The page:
data abstraction data migration rick van der lans
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Some still see data virtualization as an alternative technology to ETL. For them it’s nothing more than another style of data integration. However, data virtualization is much more. Data virtualization is about abstraction. It’s about data consumers being decoupled from the data stores and data producers. It’s about being able to develop applications that are not tied directly to a specific database technology. And it’s this capability that makes it valuable for all kinds of use cases, and one of them is database migration.

In recent years, many powerful, scalable, and fast new database platforms have been released, such as the Hadoop patform; some of the NoSQL products; the analytical SQL products, such as SnowflakeDB, Google BigQuery, Amazon RedShift, and memSQL; the GPU-based databases, such as Kinetica and MapD; and the list goes on. To exploit this new technology, a migration is required. The need for migration may come from the desire to switch to a cheaper platform, or to a faster and more scalable platform, or to move data to the cloud and run a platform designed and optimized for the cloud.

But we all know that database migration can be a tedious and time-consuming process. The problem is not so much in lifting and shifting the data to the new platform, but a new platform probably speaks a different SQL dialect or maybe even a completely different language. This means that existing code for accessing data must be rewritten. This can be such a time-consuming exercise that organizations don’t even want to consider a migration. However, this does not apply when the abstraction strength of a data virtualization server is used.

To explain this in detail, the concept of query pushdown must be explained first. Every query consists of a number of operations, such as a filter, join, aggregation, calculation, or statistical function. A data virtualization server always tries to push as many of the query to the underlying database platform. In other words, it tries to let the database platform do most of the query processing. Operations that can’t be executed by the database platform are executed by the data virtualization server itself. This query pushdown mechanism guarantees that the query processing is done as close as possible to where the data is stored. To be able to do this, a data virtualization server knows for each database platform precisely which query operations can and which can’t be pushed down. For example, more query operations can be pushed to the Oracle database server than to a flat file system with no query processing capabilities.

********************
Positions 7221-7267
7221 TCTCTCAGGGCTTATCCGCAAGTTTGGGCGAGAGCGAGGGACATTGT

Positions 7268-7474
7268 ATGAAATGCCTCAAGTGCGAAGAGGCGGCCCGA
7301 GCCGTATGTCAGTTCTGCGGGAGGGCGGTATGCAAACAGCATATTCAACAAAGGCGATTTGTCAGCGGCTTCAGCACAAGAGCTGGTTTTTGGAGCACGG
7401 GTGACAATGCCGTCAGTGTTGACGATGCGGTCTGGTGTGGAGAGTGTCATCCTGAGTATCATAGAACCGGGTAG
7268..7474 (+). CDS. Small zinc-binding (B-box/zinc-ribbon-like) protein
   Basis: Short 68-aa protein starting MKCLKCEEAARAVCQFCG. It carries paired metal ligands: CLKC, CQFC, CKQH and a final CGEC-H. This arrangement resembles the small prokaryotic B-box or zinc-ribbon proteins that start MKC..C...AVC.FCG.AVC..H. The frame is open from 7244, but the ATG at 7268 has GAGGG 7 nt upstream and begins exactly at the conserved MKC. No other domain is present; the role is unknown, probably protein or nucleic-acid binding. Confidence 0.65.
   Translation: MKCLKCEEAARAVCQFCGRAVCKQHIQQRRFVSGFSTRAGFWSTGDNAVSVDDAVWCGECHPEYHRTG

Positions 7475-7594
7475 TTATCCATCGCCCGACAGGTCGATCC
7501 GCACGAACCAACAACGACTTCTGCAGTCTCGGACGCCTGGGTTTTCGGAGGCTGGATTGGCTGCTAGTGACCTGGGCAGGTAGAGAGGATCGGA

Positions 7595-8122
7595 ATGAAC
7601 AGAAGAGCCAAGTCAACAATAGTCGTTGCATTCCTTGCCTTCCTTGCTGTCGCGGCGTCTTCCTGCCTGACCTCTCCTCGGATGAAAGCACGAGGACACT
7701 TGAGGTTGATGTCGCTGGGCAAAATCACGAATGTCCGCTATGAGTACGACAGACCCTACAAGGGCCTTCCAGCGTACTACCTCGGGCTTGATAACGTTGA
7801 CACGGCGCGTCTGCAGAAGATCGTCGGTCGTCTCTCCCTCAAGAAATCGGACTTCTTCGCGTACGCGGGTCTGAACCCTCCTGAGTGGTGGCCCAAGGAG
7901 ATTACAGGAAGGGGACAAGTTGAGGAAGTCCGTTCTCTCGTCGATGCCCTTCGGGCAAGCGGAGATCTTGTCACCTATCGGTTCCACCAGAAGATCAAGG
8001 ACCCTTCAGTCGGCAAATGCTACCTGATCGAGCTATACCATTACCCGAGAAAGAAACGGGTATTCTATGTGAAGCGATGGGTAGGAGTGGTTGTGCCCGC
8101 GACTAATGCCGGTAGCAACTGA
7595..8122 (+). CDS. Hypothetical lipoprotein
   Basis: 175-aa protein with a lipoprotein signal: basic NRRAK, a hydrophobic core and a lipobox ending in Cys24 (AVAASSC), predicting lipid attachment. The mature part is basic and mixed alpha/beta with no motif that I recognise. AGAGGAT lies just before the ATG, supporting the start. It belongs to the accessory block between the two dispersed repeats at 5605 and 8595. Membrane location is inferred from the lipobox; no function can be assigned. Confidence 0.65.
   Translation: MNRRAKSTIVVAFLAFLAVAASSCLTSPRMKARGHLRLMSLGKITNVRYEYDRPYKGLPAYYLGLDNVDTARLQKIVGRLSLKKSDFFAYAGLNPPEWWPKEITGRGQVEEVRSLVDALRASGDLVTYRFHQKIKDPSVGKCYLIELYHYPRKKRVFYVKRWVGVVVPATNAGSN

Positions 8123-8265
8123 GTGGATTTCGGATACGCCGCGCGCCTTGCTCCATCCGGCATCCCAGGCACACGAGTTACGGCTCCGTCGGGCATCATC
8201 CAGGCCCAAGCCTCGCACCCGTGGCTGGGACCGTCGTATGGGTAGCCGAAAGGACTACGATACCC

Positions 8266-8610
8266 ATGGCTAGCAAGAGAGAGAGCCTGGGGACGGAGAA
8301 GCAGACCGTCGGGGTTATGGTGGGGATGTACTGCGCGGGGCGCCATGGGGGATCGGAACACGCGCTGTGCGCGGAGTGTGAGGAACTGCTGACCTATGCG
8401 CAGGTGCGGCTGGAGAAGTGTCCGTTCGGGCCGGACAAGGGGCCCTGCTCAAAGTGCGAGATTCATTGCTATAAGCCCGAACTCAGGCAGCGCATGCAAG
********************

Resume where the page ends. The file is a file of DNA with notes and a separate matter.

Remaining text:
Which operations are pushed down is determined live by the data virtualization server. So, if we move a table from one platform to another, the data virtualization server adjusts itself automatically and will push another set of query operations down to the new database platform. This is all part of the abstraction concept. Users are not aware of this or don’t have to concern themselves over this.

This query pushdown feature helps to ease a migration process. Data stored in a specific platform accessed by reports through a data virtualization server can be migrated easily to another platform. After the data has been copied to the new platform, the virtual tables in the data virtualization server must be redirected to the new platform, and the reports will continue to work. The data virtualization server determines which query operations can be executed by the new database platform. Report developers don’t have to concern themselves with that aspect.

In fact, this also allows for a low-risk form of database migration. Technically it’s possible to migrate table for table instead of the entire database in one go. Even if it’s done table by table, the data virtualization server knows where each table is. Evidently, this may have some influence on performance, because in this case some queries are (temporarily) executed as distributed queries.

This is really the abstraction capability at work. It allows organizations to effortlessly adopt and exploit all those new database technologies that have been introduced lately. Data virtualization can really make database migration easy.

Rick F. van der Lans
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